This is the third in a five-part series on the theory of Ecological Economics, popularized by Herman Daly in his book Beyond Growth, Brian Czech in his book Supply Shock, and the Center for the Advancement of Steady-State Economics (CASSE).
You can read previous entries below:
If the primary goal of a steady-state economy is to shrink the economy so that it provides only what is needed for the current population, leaving large swaths of natural capital untouched, then one natural outgrowth of this would be full employment. One of the principal ways that companies produce “growth” is through efficiency by reducing the workforce and cutting costs, while simultaneously getting more out of that reduced workforce. This produces the illusion of economic growth, but it also continues the dramatic increase in resource use we’ve seen over the last 4 or 5 decades, and produces a systemic unemployment problem since all companies are using the same tactics to produce growth. Some companies may hire more workers in the future because the company is growing at too fast a clip, but the increase in workers rarely sops up the growing pool of unemployed, since other companies are off-loading workers as fast as the growing companies are picking them up.
One way to slow economic growth would be to simply re-introduce inefficiency back into the system by hiring back workers and making processes more labor intensive. Given that most workers are wasting a full 1/3 of their time at work, a company could hire twice and many workers and have them work 25 or 30 hour weeks. The key is that the company would still need to pay them for a full 40 hour week. This would, of course, increase costs, but since the goal is to decrease profits and slow the speed of resource consumption, this is precisely the goal.
Two obvious issues stem from this scenario: 1. giving more workers a decent living wage and more free time could paradoxically produce more resource consumption; and 2. there is no way that companies are going to voluntarily increase costs and lower profits.
I will look at the second issue first, since decreasing consumption is a much stickier wicket. The goal of making the economy less efficient ideally would be taken up by the companies themselves as they began to understand that continued growth threatens their existence as well as their customers. Since this is unlikely, the inefficiency would either need to be mandated or taken up by the government itself. Inefficiency could be mandated by a variety of ways, but some of the most obvious would be putting a maximum cap on profits or by abolishing exempt employees and limiting the hours worked to 30 or less. Putting a cap on profits would force successful companies to find outlets for their additional revenue in order to remain under the cap, and labor would likely be one of those investments since investments in further efficiency producing capital would make no sense. Abolishing exempt employees and limiting the work week would force many companies to hire extra workers since they would still need X number of hours filled by, say, engineers to complete projects. Government can induce inefficiency itself by raising taxes and then using those taxes to hire workers directly to complete important public works projects.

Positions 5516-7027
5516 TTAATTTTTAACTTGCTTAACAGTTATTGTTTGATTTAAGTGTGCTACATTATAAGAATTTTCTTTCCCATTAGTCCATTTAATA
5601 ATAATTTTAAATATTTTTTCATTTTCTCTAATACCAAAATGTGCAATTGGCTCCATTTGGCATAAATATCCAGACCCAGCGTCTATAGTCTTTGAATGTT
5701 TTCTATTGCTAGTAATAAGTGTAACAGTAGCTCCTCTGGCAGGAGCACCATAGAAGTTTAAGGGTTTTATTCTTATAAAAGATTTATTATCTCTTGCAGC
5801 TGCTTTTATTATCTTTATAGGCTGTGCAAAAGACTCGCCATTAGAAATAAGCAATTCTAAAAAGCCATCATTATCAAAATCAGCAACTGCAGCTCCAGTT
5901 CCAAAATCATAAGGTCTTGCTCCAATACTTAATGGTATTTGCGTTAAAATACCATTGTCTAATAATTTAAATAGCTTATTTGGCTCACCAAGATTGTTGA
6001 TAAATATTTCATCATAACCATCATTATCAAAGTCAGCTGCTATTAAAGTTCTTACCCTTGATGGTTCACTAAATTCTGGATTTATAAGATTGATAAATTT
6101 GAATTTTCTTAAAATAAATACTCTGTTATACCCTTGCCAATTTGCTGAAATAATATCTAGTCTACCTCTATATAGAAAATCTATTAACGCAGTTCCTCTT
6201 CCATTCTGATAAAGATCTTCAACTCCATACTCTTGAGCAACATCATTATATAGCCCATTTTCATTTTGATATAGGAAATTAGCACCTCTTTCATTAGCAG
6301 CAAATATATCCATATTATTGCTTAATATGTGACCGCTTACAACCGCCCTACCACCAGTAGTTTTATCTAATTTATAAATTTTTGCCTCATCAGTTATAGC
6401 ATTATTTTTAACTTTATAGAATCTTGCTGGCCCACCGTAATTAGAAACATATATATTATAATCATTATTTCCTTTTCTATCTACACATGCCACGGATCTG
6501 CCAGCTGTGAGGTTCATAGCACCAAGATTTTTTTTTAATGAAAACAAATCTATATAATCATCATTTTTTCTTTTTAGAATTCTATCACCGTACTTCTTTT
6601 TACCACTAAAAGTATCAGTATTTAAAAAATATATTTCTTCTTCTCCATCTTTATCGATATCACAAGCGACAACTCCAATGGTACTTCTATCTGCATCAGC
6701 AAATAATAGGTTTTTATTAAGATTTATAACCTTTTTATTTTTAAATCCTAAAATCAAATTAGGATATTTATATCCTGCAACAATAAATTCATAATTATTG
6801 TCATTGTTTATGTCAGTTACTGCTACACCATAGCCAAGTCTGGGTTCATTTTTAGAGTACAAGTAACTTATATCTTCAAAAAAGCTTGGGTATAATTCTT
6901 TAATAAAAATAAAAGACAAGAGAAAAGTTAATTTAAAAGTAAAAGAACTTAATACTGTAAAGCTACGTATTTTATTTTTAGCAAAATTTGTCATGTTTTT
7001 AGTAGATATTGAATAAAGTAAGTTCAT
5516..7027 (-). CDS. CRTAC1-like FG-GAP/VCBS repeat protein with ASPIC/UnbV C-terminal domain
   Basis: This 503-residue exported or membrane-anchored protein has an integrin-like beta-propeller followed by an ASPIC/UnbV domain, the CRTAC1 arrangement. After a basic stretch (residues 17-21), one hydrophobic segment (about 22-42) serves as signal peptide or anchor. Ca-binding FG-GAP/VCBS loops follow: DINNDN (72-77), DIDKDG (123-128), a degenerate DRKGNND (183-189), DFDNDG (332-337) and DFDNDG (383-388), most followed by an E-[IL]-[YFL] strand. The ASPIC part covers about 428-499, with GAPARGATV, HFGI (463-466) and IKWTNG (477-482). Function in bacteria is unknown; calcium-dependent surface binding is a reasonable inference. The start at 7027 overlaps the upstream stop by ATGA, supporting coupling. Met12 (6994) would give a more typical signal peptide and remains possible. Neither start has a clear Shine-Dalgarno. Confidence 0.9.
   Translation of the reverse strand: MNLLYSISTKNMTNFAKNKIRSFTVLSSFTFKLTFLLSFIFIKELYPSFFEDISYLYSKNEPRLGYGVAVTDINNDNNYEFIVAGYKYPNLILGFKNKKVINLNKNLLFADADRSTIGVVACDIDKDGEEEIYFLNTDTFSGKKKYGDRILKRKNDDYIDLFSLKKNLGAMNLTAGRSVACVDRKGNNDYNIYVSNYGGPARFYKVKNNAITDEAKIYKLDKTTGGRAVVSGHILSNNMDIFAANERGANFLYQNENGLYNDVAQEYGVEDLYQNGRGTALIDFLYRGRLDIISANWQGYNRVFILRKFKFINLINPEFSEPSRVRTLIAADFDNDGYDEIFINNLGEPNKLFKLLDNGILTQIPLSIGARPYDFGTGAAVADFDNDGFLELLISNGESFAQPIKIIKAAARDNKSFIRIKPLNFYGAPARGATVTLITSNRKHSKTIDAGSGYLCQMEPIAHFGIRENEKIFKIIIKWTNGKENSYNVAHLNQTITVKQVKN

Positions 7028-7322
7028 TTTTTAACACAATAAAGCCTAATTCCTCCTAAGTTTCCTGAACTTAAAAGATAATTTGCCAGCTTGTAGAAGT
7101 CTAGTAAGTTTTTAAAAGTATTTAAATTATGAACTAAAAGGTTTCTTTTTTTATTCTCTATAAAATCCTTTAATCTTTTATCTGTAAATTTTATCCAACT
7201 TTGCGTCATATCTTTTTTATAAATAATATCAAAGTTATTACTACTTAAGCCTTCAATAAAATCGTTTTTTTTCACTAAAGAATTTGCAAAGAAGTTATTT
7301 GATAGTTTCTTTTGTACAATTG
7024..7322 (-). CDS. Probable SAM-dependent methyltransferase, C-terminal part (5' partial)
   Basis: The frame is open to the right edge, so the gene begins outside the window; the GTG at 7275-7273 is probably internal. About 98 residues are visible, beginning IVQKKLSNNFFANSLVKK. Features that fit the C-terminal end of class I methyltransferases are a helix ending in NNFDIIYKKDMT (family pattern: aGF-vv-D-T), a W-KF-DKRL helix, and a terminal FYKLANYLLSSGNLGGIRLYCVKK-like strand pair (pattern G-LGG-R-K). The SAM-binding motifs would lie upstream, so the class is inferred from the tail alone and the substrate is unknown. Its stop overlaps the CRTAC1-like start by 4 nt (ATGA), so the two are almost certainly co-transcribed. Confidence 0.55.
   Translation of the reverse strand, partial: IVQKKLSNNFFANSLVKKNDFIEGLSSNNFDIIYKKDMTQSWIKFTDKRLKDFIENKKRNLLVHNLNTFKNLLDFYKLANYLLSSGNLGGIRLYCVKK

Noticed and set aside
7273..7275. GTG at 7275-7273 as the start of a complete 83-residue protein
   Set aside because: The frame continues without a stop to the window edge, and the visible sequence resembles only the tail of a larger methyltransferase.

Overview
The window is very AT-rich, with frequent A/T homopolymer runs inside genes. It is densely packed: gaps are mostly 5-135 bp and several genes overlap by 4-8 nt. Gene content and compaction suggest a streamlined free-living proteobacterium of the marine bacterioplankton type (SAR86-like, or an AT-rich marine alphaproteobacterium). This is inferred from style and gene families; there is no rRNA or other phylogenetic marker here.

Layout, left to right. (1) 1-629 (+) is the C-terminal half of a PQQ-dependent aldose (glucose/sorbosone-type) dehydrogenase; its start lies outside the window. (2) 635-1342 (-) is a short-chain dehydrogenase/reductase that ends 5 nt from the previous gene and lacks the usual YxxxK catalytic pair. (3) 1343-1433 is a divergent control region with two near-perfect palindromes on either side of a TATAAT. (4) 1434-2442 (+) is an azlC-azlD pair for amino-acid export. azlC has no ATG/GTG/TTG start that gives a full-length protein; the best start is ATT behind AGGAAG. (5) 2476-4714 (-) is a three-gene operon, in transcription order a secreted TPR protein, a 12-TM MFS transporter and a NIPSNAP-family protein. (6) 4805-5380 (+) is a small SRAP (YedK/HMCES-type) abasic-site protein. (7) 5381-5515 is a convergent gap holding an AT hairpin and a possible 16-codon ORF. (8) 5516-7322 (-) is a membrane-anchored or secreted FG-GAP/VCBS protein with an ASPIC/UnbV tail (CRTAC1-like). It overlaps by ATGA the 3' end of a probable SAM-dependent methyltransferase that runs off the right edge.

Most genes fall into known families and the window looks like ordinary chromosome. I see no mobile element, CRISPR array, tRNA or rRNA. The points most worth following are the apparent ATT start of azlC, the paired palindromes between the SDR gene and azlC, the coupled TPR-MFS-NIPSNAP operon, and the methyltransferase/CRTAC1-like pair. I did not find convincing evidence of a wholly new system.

The bigger issue with this supply-side scenario is that if companies are laden with additional costs they will either have to raise their prices, which will lower demand (hence resource consumption) or they will increase production since they will have the labor and the profit motive to do so. Hopefully in this scenario, greed would win out and the company would raise prices in hopes of retaining the sorts of profits they were getting before, thus decreasing demand. However, if they increase production we will be in exactly the same situation we are in now, with exponential increases in resource consumption.
A possible solution to this would be to employ all of these tactics at once: limit worked hours, install a profit cap, and raise taxes so that the government would be able to hire additional workers for public works projects. This would not directly affect how companies chose to price their products in order to deal with these changes, but it would put the government in a position to change the physical landscape in order to make American cities more resource efficient, thus making increasing production a losing strategy for companies.
I have spent this post discussing supply-side solutions to the issue of economic growth, but as has probably become clear, resource scarcity can't be addressed on the supply side alone. In the end people simply have to use less. And while the government can constrain companies so that they produce less, if demand stays high, then companies will increase supply to meet that demand and there is little the government can do about that. But there is a ton that the people can do. Next post I’ll discuss some demand-side solutions to resource scarcity, and hopefully get closer to a vision of what a steady-state/full employment society might look like.